TLS Members e-Newsletter

Members eNewsletter
At least four times a year, TLS members are rewarded at their inboxes with a copy of the Labyrinth Society e-newsletter. It serves as a means of direct communication with the membership and provides an historical record of the Society.

An Interview with TLS Gathering Liaison Chair, Stephen Shibley

Estacada Summer Music & Art Festival

Estacada, OR, Summer Music & Art Festival.
Photo: Stephen Shibley

Second in our “Meet Your TLS Board of Directors” series, and in conjunction with the second DVD segment, "Labyrinths In Public Places" that just went live on TLS’s YouTube channel, TLS PR Chair Christiana Brinton interviewed Oregon landscape artist, builder, and contractor Stephen Shibley. Through his company, Fertile Ground LLC, Stephen creates full-scale installations in both public and private settings and includes labyrinths as often as possible. Using his own acreage in Estacada, OR as a testing ground for his unique labyrinth designs, Stephen is able to share his passion for engaging people on a journey of exploration through the simple act of walking, dancing and playing on the labyrinth patterns he employs.

StephenShibley

TLS Gathering Liaison Chair Stephen Shibley.
Photo courtesy Stephen Shibley

Christiana: Welcome, Stephen, to this second segment of our series.  We first met in 2009 when I joined the local Portland TLS Gathering team preparing for the fall Gathering in Troutdale, OR. You seemed very familiar with labyrinths and adept at the construction of them.  What is the background that led you to include labyrinths in your landscape work?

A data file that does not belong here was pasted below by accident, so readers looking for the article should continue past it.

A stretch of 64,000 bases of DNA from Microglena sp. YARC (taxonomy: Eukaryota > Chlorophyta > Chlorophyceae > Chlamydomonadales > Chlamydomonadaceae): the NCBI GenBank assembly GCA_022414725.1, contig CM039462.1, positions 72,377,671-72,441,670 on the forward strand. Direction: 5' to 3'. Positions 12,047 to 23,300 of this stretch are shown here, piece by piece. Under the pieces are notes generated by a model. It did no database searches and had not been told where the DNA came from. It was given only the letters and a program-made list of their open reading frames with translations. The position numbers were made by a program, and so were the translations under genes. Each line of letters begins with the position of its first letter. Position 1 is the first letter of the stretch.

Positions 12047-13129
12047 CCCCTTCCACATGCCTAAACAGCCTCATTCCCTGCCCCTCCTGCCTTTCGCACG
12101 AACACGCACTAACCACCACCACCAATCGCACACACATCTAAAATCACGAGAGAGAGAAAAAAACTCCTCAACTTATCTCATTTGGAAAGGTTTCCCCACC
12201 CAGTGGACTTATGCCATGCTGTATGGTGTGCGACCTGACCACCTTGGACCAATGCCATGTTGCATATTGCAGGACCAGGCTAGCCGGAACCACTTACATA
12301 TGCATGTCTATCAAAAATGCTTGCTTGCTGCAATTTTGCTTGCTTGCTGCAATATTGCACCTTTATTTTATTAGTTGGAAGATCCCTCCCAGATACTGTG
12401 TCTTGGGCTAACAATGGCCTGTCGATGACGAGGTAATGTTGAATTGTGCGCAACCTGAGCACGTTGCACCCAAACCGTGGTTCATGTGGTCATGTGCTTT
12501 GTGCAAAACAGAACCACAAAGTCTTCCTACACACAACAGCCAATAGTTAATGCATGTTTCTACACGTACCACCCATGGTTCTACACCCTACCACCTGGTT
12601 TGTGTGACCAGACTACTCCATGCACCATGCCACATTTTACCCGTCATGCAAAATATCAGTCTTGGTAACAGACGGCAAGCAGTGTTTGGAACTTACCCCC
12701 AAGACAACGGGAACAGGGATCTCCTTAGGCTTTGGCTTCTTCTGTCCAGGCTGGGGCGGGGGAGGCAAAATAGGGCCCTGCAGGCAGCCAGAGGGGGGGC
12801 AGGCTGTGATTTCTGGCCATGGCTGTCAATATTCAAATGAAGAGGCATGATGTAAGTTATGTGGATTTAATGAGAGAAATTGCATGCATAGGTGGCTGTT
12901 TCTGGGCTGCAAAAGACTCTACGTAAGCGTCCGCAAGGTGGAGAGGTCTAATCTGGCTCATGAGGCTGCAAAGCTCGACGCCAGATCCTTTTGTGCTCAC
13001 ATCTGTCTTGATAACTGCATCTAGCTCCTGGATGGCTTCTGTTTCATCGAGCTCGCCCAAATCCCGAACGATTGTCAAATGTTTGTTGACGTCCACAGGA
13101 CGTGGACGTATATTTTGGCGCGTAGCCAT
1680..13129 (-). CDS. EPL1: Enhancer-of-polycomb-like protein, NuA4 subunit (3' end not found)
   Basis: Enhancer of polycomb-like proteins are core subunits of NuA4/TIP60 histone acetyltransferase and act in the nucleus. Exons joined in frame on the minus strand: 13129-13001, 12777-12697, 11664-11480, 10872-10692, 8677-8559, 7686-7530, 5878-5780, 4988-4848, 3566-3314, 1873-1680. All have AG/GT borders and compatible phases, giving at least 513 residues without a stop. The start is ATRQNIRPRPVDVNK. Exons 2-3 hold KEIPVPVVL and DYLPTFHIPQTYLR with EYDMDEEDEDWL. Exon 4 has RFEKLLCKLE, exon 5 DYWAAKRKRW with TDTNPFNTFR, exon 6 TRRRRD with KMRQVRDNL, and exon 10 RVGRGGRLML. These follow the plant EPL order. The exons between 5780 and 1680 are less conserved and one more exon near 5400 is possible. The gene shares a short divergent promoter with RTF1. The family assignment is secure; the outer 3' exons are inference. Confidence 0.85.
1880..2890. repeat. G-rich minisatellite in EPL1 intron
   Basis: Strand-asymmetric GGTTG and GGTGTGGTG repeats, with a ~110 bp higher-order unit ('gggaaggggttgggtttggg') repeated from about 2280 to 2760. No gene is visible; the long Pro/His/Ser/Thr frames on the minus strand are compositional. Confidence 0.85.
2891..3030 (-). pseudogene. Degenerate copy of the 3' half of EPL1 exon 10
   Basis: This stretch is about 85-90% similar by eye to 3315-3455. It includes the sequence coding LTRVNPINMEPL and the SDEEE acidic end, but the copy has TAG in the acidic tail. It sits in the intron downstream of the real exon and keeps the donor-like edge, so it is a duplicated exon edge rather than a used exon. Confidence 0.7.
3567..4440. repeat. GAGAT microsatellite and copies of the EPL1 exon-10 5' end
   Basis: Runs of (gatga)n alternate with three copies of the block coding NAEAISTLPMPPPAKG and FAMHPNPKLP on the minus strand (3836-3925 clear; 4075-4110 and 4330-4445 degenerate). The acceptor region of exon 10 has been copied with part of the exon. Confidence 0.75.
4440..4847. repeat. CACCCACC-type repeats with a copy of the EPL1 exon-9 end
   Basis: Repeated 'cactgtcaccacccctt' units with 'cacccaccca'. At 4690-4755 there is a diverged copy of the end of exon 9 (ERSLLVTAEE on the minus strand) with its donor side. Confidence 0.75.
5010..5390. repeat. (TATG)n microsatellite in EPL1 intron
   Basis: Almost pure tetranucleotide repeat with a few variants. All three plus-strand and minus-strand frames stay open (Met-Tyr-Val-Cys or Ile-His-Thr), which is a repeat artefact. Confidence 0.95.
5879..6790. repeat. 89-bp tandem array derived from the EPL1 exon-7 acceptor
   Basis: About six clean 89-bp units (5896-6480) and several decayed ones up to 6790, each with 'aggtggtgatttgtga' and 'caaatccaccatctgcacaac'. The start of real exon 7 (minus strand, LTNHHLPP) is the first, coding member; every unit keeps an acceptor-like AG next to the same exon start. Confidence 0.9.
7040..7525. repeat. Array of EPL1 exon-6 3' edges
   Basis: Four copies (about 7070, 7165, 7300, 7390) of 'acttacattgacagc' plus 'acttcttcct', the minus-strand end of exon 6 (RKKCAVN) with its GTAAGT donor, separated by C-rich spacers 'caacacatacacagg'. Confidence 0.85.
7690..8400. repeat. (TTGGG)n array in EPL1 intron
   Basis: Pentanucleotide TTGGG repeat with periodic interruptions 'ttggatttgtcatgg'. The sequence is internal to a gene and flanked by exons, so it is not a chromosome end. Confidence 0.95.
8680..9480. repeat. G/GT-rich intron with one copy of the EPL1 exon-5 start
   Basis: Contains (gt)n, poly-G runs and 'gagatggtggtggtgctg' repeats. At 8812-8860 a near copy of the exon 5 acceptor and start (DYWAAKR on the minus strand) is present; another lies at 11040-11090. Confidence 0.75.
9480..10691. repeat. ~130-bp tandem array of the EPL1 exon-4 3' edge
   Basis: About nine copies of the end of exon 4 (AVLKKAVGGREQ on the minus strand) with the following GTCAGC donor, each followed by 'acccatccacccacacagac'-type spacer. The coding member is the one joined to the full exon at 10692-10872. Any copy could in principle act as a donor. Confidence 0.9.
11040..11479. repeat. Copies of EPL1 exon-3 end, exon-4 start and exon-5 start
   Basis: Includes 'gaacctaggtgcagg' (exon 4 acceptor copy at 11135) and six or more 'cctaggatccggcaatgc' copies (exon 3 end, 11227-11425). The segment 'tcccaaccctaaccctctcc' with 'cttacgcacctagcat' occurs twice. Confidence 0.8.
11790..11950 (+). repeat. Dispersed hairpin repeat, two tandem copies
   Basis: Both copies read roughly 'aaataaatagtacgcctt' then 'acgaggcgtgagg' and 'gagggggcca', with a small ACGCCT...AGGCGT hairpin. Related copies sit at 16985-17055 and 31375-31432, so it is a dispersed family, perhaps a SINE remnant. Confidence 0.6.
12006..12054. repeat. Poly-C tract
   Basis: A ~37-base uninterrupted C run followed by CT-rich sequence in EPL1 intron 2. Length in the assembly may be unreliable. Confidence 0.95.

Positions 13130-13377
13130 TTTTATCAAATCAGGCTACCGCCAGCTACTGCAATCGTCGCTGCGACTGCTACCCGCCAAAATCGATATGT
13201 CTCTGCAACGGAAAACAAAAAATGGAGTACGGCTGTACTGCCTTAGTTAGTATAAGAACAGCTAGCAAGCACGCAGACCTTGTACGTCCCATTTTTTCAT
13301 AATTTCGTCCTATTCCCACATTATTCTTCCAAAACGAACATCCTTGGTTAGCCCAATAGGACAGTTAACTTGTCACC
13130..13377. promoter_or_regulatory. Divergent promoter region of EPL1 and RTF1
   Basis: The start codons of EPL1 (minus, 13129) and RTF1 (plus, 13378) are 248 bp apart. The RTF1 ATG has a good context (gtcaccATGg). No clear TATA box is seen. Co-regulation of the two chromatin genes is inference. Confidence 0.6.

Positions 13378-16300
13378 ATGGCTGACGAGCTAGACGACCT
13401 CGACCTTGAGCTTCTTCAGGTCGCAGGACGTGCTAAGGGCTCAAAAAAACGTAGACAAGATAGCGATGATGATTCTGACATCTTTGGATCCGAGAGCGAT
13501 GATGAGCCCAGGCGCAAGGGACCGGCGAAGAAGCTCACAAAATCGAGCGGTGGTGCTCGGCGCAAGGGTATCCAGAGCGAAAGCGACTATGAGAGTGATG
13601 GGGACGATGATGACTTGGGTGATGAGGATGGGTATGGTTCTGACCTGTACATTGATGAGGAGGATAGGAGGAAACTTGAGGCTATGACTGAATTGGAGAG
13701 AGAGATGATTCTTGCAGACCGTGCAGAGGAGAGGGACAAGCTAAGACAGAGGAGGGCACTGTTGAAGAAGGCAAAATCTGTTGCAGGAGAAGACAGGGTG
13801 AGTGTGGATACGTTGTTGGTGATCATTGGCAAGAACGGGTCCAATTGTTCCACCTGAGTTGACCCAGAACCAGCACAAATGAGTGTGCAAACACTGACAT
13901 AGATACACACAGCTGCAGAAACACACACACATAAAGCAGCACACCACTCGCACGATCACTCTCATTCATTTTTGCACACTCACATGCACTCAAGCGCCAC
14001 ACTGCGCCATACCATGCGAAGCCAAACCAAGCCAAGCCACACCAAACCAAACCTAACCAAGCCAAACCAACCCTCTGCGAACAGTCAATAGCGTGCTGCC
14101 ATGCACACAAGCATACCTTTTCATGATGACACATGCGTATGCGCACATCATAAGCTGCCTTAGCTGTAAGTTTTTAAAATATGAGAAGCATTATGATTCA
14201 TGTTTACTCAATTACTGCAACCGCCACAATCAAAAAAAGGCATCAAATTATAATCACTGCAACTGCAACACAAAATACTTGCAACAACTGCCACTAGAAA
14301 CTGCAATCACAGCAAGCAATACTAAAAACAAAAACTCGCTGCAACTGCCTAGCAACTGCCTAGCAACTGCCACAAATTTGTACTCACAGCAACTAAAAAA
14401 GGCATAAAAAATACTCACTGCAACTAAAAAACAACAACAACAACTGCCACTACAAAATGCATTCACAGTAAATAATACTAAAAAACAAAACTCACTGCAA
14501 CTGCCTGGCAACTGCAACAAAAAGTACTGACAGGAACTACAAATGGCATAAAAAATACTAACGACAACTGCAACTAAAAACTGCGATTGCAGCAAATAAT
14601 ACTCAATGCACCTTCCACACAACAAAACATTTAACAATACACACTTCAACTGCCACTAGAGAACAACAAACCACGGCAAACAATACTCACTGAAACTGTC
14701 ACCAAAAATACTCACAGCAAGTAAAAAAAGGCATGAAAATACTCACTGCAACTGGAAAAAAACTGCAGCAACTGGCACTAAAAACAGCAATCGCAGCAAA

Stephen: Thank you Christiana. Ten years ago my Mom gave me Lauren Artress’ book, Walking A Sacred Path. I then read many more books and ended up creating many temporary sand labyrinths on the Oregon coast. During a difficult time in my life I decided that I would create a labyrinth in my back yard and walk it every day. As I went through this painful yet transformative journey, I realized that if the labyrinth was a helpful tool for me, then others might want to experience the same kind of transformative process as I had.

Forestlabyrinth, Stephen Shibley

Forest labyrinth.
Photo: Stephen Shibley

Christiana: At the time, were you doing landscape installations and design?

Stephen: Yes, I’d been doing this for over twenty years prior and then added labyrinths as an adjunct piece.

Christiana: Where and what was your first public labyrinth installation?

Stephen: A church in Estacada asked me to install a labyrinth within a meditative garden next to their buildings. Then, through contacts there, I got a call about designing and installing a labyrinth for Estacada’s Public Library in their outdoor plaza area. I have just completed a labyrinth in the plaza outside the Happy Valley City Hall with the tree used annually for official Christmas lighting ceremonies in the center. In the Portland area, the one at The Grotto is one of my commissions, and I installed a grass mowed paver design at a church near Mount Tabor.

Estacada, OR Public Library.
Photo: Stephen Shibley